Amcor plc (ASX:AMC) has announced that it will be increasing its dividend on the 14th of June to AU$0.17. This makes the dividend yield 3.7%, which is above the industry average.
Amcor's Dividend Is Well Covered By Earnings
We like to see robust dividend yields, but that doesn't matter if the payment isn't sustainable. Prior to this announcement, Amcor was paying out 77% of earnings and more than 75% of free cash flows. This indicates that the company is more focused on returning cash to shareholders than growing the business, but it is still in a reasonable range to continue with.
EPS is set to grow by 18.2% over the next year. If recent patterns in the dividend continues, the payout ratio in 12 months could be 90% which is a bit high but can definitely be sustainable.
While the company has been paying a dividend for a long time, it has cut the dividend at least once in the last 10 years. The first annual payment during the last 10 years was US$0.34 in 2012, and the most recent fiscal year payment was US$0.48. This works out to be a compound annual growth rate (CAGR) of approximately 3.5% a year over that time. The dividend has seen some fluctuations in the past, so even though the dividend was raised this year, we should remember that it has been cut in the past.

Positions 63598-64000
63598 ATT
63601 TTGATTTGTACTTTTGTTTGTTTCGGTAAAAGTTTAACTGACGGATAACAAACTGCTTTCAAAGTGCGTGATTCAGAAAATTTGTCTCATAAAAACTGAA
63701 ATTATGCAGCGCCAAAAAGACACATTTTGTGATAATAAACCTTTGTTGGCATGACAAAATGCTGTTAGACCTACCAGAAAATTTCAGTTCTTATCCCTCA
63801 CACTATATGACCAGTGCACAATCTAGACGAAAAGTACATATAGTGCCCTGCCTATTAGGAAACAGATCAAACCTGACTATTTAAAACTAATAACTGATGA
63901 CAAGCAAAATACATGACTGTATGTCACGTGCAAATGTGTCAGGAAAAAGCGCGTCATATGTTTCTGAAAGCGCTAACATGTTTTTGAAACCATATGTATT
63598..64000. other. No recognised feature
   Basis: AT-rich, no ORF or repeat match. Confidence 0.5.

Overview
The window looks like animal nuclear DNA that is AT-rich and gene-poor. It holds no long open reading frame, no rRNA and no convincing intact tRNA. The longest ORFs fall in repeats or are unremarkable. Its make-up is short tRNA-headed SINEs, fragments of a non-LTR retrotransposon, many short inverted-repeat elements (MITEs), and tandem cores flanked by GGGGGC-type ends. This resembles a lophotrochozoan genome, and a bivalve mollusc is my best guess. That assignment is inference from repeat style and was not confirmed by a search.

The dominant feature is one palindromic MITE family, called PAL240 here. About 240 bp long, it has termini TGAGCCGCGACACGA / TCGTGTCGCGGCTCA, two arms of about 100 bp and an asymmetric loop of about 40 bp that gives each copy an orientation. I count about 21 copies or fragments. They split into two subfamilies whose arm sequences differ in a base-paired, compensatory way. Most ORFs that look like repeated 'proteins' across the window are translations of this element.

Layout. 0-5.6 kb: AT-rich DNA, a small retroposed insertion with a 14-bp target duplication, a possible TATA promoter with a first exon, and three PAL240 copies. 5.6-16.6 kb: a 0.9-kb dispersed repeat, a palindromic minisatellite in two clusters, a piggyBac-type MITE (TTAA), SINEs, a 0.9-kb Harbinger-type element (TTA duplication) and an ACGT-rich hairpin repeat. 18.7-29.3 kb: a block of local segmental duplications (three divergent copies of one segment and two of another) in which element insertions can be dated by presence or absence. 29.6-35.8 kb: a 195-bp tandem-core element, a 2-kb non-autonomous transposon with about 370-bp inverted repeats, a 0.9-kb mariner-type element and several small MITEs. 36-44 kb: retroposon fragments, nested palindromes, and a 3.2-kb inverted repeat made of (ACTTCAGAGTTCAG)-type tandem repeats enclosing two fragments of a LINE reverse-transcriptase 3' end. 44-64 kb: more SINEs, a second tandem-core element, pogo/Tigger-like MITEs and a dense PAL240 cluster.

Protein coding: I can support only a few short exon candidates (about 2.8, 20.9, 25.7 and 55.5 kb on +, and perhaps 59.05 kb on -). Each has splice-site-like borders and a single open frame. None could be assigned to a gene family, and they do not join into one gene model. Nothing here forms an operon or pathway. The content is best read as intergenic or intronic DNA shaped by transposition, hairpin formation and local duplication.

Amcor Might Find It Hard To Grow Its Dividend
Growing earnings per share could be a mitigating factor when considering the past fluctuations in the dividend. Amcor has seen EPS rising for the last five years, at 12% per annum. EPS has been growing at a reasonable rate, although with most of the profits being paid out to shareholders, growth prospects could be more limited in the future.
Our Thoughts On Amcor's Dividend
In summary, while it's always good to see the dividend being raised, we don't think Amcor's payments are rock solid. While we generally think the level of distributions are a bit high, we wouldn't rule it out as becoming a good dividend payer in the future as its earnings are growing healthily. This company is not in the top tier of income providing stocks.
Investors generally tend to favour companies with a consistent, stable dividend policy as opposed to those operating an irregular one. However, there are other things to consider for investors when analysing stock performance. For example, we've identified 2 warning signs for Amcor (1 is significant!) that you should be aware of before investing. Looking for more high-yielding dividend ideas? Try our collection of strong dividend payers.
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